|Spotted knapweed, a weed that produces a toxin via the roots that kills plants within its root zone, has been showing up in the Ozarks with the potential to be a major problem by displacing native vegetation meant for wildlife and livestock. As a result, according to Tim Schnakenberg, an agronomy specialist with the University of Missouri Extension, his department hopes to keep tabs on its progress by using global positioning system (GPS) units to map the locations of spotted knapweed in the region.
"If farmer's suspect spotted knapweed has begun to invade agricultural land, we would like to know about it so we can more closely monitor the problem. A major infestation of spotted knapweed is a real threat and we hope to track it and educate people about it before it gets out of hand," said Schnakenberg.
At left, view of the rosette stage of the spotted knapweed
At right, its flowering stage showing the black-tipped flower bracts
At left, spotted knapweed from a distance
At right, a close-up of the noxious weed that may be invading Ozark pastures
Spotted knapweed is a short-lived perennial plant that grows 2-4 feet tall. It forms a rosette the first year and then sends up a flower stalk the second year. The leaves, which are rather sparse on a hard and woody stem, have a pale green color. The weed blooms in mid-summer and the blooms are pink to purple in color and rather attractive. The weed reproduces solely by seeds and is a prolific seed producer with 1000 or more seeds per plant.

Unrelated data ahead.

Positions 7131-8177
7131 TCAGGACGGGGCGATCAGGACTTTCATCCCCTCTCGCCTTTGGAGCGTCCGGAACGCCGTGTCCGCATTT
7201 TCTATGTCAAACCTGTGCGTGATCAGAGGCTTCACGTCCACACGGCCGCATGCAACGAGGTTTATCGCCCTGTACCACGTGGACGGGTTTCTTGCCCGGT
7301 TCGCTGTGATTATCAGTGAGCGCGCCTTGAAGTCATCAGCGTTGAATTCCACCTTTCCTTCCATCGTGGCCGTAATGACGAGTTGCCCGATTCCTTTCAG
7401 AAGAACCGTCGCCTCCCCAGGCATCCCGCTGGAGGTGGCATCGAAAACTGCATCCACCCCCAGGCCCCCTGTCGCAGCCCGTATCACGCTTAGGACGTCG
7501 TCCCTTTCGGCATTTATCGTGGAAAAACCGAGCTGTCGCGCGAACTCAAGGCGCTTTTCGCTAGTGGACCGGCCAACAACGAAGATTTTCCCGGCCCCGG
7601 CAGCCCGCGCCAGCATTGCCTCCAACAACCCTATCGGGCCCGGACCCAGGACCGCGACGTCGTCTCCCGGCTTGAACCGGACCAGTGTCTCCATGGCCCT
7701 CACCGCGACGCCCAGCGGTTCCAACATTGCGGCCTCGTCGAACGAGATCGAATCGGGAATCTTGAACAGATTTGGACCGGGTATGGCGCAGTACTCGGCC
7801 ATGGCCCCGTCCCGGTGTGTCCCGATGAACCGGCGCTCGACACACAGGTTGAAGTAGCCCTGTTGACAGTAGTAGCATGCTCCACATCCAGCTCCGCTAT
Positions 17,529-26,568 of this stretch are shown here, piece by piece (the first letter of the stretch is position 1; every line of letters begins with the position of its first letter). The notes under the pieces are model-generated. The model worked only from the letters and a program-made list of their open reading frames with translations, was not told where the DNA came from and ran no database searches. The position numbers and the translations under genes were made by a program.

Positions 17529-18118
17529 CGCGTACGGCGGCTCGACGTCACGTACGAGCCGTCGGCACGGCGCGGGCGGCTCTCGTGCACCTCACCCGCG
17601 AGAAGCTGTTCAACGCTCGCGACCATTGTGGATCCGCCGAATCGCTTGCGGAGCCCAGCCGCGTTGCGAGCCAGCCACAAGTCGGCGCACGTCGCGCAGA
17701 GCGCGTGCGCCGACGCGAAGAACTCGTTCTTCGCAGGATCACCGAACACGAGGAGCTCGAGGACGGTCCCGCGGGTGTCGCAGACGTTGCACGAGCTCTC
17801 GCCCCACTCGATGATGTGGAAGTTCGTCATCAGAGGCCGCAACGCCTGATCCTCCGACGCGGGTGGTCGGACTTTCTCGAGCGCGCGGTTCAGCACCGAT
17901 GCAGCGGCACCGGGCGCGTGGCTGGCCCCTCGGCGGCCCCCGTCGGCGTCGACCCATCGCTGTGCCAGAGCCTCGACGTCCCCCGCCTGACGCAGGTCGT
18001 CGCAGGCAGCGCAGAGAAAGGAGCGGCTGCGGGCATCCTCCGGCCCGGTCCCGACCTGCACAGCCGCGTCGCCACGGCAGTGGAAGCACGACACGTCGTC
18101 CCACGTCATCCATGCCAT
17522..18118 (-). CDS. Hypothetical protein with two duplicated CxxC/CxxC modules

Spotted knapweed was first noticed in the Ozarks about five years ago. It is believed to have been brought in with straw or hay that was used to mulch construction sites and highway right-of-ways where utilities were installed.
“The weed has been found along Highway C north of Seymour, along Highway 60 east of Seymour, along Highway A between Marshfield and Highway 60, and along the railroad right-of-way through Marshfield,” said Bob Schultheis, natural resource engineering specialist with University of Missouri Extension in Marshfield.
A weed identification guide provided by the University of Missouri may be found here.